When Hearts Beat Too Rapidly; Chest Implants and Treatments Cut Number of Fatalities

The Washington Times (Washington, DC), May 27, 2003 | Go to article overview

When Hearts Beat Too Rapidly; Chest Implants and Treatments Cut Number of Fatalities


Byline: Jen Waters, THE WASHINGTON TIMES

Jerome Ramsey, who spends his winters in Bethesda, knows what it feels like to be knocked literally off his feet. Due to a rapid heart rate, he has been shocked on multiple occasions through a medical device implanted in his chest.

"In September 1997, as I was gardening, without any kind of forewarning, I was suddenly knocked to the ground," says Mr. Ramsey, who lives in Johnson City, N.Y., the rest of the year. "I was puzzled for a moment, then realized it must have been my device. ... I realize the device is like having my own ER with me all the time. And that's a good thing."

Multiple therapies are available for people with irregular heartbeats, including various treatments and implantable medical devices. These options help to reduce the number of deaths from sudden cardiac arrest. Approximately 400,000 such deaths occur in the United States annually.

In 1995, doctors placed an implantable cardioverter-defibrillator inside Mr. Ramsey's chest after a severe episode of ventricular tachycardia, which is when the heart's bottom chambers beat too quickly. Mr. Ramsey's heart had reached a rate of 200 beats a minute.

When the heart experiences ventricular tachycardia, less blood is pumped to the body and the brain. If the condition isn't treated properly, it can be life-threatening. Now, Mr. Ramsey, 73, relies on the implantable cardioverter-defibrillator, the same type of device Vice President Richard B. Cheney has, to shock his heart if it starts to beat too quickly.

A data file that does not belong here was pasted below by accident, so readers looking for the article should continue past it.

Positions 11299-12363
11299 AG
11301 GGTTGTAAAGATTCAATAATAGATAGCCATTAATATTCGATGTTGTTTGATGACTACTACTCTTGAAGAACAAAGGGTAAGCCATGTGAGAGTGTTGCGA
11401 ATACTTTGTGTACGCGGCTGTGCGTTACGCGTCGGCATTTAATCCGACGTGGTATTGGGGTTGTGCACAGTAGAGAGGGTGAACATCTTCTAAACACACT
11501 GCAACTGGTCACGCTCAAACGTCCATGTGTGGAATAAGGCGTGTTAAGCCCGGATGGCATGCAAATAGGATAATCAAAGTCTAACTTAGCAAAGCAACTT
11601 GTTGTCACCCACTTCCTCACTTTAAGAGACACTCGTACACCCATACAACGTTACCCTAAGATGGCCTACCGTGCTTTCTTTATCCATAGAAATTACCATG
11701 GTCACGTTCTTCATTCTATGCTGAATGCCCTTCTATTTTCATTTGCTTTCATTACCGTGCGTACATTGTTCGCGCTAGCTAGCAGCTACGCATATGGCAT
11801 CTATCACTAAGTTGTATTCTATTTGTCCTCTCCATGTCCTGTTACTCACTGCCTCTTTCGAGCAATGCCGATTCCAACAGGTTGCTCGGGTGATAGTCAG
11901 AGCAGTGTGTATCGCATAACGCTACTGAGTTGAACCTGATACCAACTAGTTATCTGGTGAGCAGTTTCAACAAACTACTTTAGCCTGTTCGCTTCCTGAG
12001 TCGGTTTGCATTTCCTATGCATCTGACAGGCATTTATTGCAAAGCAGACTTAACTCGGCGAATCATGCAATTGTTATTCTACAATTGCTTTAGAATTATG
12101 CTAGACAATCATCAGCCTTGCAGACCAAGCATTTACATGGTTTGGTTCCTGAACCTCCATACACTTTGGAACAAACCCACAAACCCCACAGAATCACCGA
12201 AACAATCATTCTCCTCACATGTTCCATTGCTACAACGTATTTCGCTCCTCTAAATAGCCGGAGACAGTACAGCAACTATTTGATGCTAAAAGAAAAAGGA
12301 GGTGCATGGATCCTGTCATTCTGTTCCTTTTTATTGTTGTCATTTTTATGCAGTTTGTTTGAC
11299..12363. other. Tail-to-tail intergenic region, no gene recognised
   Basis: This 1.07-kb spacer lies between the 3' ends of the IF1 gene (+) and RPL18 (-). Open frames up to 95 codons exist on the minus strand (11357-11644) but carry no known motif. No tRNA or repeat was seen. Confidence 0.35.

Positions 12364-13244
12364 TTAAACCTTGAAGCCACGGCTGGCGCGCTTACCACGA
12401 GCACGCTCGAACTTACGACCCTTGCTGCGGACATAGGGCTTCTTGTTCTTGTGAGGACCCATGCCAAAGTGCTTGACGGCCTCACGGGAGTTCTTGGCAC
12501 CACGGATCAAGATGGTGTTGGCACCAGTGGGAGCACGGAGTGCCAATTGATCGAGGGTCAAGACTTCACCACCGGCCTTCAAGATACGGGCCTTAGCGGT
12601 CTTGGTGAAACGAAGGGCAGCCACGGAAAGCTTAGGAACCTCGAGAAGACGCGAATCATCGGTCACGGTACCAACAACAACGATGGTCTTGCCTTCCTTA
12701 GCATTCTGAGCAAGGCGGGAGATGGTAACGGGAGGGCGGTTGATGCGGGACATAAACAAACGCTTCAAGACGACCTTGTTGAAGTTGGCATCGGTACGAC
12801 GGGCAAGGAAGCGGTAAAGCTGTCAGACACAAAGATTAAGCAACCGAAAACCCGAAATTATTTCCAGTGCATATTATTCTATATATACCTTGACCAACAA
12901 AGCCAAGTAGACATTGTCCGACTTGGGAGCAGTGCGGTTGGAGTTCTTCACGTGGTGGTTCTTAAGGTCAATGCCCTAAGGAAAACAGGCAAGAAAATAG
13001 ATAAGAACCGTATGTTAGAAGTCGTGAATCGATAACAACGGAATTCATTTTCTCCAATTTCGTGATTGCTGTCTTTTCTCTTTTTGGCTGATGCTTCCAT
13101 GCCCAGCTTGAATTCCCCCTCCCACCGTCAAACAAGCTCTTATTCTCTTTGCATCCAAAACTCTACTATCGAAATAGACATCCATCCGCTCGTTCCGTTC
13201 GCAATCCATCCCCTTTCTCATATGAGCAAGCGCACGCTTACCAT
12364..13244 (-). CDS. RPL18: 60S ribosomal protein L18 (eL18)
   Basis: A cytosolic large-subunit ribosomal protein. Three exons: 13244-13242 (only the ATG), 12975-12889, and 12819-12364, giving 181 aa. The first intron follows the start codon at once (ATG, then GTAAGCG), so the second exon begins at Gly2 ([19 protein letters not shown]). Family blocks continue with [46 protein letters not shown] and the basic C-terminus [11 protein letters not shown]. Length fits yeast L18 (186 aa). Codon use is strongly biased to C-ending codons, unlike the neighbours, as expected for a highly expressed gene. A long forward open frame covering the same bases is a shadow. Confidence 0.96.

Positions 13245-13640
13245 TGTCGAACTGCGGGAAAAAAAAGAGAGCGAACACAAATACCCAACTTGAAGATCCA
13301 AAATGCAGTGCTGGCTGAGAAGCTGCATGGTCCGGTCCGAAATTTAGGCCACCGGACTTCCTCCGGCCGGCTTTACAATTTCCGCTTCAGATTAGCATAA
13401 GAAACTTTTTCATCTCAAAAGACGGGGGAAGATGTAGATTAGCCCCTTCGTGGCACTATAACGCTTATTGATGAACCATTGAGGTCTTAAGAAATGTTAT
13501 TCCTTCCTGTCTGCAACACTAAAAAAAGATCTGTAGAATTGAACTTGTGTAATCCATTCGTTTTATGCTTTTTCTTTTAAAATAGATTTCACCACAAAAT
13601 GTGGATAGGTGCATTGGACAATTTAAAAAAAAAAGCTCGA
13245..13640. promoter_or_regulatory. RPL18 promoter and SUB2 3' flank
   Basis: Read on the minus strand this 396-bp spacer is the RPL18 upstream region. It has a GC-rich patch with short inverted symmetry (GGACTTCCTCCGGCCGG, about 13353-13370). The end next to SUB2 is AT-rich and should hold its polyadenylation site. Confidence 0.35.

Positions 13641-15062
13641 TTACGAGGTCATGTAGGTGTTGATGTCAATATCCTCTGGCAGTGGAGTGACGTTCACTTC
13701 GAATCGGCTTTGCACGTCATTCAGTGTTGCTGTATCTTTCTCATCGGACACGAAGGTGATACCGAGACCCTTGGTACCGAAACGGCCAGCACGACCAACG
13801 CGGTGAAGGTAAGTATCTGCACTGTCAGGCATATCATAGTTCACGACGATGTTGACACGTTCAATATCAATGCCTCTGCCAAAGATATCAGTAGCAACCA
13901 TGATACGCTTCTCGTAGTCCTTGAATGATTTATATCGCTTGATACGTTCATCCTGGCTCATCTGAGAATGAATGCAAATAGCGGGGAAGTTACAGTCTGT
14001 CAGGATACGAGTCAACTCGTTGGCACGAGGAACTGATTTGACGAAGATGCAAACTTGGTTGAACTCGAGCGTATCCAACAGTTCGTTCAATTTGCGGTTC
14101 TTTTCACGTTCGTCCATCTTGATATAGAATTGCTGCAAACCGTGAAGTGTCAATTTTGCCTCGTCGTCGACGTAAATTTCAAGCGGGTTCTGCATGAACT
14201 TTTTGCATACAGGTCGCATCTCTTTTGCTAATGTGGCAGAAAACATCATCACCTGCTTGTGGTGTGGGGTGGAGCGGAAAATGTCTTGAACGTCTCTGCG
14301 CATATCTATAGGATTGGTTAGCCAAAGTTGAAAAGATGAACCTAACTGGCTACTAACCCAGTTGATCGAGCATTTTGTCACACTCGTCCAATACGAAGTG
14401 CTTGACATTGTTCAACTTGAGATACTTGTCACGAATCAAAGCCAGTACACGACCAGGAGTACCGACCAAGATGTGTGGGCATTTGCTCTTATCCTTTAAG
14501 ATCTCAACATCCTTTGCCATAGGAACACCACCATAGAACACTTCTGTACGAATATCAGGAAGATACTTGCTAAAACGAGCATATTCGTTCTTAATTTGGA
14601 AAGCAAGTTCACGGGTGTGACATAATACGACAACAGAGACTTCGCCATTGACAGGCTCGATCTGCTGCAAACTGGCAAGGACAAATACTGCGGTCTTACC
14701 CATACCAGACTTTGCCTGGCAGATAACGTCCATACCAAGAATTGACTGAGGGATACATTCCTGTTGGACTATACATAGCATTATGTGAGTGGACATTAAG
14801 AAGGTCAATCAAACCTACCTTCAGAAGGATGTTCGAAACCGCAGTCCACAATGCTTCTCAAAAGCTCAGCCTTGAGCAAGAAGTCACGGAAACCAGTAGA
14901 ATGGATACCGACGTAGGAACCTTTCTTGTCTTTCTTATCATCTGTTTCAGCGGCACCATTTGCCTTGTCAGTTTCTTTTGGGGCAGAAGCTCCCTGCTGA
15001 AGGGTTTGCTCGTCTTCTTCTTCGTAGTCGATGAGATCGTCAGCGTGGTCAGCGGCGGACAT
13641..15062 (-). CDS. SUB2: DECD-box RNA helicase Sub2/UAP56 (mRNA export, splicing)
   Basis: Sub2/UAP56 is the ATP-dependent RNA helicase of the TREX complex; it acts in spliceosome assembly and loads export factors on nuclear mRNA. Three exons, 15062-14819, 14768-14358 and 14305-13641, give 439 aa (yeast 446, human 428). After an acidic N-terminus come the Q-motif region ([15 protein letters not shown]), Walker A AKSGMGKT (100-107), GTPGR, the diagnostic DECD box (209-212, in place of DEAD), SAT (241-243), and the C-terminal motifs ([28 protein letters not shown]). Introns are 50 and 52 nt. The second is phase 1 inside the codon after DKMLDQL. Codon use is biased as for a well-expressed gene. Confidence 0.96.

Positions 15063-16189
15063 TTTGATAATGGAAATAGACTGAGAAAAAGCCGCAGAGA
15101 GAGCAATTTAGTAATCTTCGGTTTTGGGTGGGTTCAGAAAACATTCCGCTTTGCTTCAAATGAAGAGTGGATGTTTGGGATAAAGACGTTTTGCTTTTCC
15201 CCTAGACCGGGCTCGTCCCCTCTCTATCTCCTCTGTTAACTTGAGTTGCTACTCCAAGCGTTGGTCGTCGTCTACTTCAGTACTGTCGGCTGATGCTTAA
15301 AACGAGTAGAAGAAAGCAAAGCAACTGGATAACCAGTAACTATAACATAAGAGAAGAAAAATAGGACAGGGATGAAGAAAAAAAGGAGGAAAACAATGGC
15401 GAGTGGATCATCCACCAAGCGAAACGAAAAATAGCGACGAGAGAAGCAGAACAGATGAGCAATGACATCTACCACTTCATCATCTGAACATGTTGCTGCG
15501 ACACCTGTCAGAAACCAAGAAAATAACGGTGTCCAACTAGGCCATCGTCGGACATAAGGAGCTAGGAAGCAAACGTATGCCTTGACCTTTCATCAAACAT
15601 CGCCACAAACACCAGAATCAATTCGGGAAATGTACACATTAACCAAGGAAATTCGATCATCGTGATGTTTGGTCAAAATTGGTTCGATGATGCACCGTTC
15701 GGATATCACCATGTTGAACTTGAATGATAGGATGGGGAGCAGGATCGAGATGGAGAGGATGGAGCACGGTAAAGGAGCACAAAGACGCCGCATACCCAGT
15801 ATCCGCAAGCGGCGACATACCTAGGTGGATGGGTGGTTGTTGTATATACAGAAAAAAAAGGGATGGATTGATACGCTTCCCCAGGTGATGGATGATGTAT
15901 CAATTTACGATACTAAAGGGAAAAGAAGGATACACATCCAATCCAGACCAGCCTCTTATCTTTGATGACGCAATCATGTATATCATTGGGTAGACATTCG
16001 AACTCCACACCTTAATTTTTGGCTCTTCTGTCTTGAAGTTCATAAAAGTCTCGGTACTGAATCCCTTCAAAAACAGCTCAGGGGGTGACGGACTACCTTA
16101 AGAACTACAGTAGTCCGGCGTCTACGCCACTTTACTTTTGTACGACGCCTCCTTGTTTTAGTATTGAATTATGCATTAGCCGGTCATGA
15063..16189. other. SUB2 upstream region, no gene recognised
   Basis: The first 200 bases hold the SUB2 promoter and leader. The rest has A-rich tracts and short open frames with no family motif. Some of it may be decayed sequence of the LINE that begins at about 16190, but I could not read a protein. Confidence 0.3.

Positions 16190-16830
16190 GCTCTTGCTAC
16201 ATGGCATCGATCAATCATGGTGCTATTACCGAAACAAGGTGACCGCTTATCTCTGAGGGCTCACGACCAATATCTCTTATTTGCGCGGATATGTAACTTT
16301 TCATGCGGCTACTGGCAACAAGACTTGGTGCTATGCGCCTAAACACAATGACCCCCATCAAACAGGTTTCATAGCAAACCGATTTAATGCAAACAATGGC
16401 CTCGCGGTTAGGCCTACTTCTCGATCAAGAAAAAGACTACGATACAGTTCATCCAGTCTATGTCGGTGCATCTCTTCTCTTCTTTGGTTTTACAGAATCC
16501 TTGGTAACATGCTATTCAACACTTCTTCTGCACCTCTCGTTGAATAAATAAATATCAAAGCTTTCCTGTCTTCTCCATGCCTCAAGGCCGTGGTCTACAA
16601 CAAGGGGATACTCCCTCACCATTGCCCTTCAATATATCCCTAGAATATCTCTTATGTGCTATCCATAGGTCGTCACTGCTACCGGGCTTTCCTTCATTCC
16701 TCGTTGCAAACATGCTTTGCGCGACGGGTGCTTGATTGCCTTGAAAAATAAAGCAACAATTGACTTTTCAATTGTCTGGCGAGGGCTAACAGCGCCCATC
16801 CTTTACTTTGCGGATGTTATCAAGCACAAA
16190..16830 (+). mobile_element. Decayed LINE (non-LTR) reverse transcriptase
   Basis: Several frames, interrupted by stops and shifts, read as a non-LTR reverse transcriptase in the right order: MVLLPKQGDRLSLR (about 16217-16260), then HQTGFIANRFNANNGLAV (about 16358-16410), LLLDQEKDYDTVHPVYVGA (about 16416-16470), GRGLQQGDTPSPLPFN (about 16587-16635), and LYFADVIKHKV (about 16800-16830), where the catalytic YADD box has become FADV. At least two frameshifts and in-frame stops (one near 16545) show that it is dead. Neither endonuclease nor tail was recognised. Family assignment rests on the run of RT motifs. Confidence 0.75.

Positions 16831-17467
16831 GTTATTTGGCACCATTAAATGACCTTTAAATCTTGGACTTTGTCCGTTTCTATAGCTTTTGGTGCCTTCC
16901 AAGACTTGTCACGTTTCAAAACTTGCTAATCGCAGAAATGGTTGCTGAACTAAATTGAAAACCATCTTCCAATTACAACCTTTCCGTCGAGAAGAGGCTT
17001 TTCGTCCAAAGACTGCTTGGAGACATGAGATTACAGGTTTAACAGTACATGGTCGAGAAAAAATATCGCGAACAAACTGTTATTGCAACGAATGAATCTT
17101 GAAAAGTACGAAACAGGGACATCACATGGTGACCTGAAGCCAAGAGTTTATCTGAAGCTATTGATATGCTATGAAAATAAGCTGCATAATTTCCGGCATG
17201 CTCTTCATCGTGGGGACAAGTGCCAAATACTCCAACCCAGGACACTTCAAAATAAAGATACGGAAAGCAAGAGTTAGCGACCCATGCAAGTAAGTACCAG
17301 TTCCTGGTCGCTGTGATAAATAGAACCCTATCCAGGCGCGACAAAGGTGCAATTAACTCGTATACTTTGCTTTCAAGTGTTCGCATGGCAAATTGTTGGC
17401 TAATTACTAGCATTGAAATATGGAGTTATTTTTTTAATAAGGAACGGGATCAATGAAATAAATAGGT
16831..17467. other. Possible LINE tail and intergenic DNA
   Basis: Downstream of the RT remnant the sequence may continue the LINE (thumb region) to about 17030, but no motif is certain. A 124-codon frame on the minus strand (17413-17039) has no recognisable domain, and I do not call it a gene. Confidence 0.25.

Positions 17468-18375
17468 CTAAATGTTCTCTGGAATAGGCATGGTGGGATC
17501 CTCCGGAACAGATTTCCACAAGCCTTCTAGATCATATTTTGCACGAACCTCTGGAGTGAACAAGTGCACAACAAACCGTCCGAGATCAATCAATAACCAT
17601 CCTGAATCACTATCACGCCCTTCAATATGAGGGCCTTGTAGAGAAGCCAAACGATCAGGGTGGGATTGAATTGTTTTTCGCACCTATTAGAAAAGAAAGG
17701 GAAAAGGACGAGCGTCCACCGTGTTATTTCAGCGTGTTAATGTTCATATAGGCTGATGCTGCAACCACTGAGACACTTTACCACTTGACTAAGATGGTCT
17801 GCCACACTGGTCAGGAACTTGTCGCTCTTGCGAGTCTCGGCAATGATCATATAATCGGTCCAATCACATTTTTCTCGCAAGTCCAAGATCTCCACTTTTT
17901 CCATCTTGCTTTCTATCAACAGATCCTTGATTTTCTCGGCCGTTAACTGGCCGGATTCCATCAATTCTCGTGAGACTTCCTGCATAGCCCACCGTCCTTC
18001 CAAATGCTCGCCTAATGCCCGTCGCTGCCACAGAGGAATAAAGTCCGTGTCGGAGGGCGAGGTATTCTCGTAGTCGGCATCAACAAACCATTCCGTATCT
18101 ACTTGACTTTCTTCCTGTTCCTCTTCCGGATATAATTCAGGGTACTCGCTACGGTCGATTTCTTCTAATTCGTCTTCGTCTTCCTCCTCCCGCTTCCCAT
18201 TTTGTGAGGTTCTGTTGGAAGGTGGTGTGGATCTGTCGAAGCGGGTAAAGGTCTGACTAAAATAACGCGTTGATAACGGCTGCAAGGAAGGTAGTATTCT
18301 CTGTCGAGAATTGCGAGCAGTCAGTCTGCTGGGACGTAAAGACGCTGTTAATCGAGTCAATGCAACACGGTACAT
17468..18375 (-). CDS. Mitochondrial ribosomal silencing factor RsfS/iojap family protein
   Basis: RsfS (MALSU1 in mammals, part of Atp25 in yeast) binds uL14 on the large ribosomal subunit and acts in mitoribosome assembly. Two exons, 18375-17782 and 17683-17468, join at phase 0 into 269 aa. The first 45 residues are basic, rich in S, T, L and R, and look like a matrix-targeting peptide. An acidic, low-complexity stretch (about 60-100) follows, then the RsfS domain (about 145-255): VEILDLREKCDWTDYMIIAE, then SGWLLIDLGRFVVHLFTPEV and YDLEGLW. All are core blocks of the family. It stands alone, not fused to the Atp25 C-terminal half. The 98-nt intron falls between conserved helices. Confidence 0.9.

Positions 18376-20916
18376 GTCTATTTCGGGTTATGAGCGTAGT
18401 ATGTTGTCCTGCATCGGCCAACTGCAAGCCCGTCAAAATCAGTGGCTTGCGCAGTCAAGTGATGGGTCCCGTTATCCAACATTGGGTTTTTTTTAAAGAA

The device, which is a little smaller than a beeper, also contains a pacemaker, which stimulates the heart if it beats too slowly. Pacemakers also can be implanted as separate devices.

So far, Mr. Ramsey's implant has gone off about eight times, which has undoubtedly extended his life. However, since being shocked is the equivalent of being kicked in the chest or hit with a baseball bat, it has not been a pleasant experience.

Sudden cardiac death is now the No.1 fatality in the United States, more than heart attacks, says Dr. Cynthia Tracy, chief of the division of cardiology at Georgetown University Hospital in Northwest. According to the American Heart Association, approximately 225,000 people die of heart attacks per year in the United States.

Sudden cardiac death can occur in the presence of a heart attack, but also may result from a variety of cardiac reasons and is generally related to a lethal heart rhythm problem. When experiencing a heart attack, one of the coronary arteries that supplies the heart muscle with blood closes. This results in damage of the heart muscle.

Signs that a patient needs an implantable cardioverter-defibrillator include prior heart attacks or decreased function of the left ventricle, the heart's main pumping chamber. These symptoms are found in about 4 million people in the United States.

In fact, hardening of arteries, which is associated with certain types of heart disease, can lead to heart muscle damage that becomes the catalyst for serious arrhythmias. This could cause sudden cardiac death, which is caused by rapid heartbeats, without a heart attack taking place. Further, serious arrhythmias also can occur before or after a heart attack. They can happen for a number of other reasons as well, some of which are more serious than others.

For instance, a person with a structurally normal heart experiencing arrhythmias may have idiopathic ventricular tachycardia, which may be caused by irritable areas in the right or left ventricle.

In general, the condition is not life threatening. Most patients don't lose consciousness during episodes when their heart rates increase. Also, the risk of losing effective heart pumping function is low with this condition.

"A lot of those people can be very nicely treated with medication, or it will spontaneously go away," Dr.

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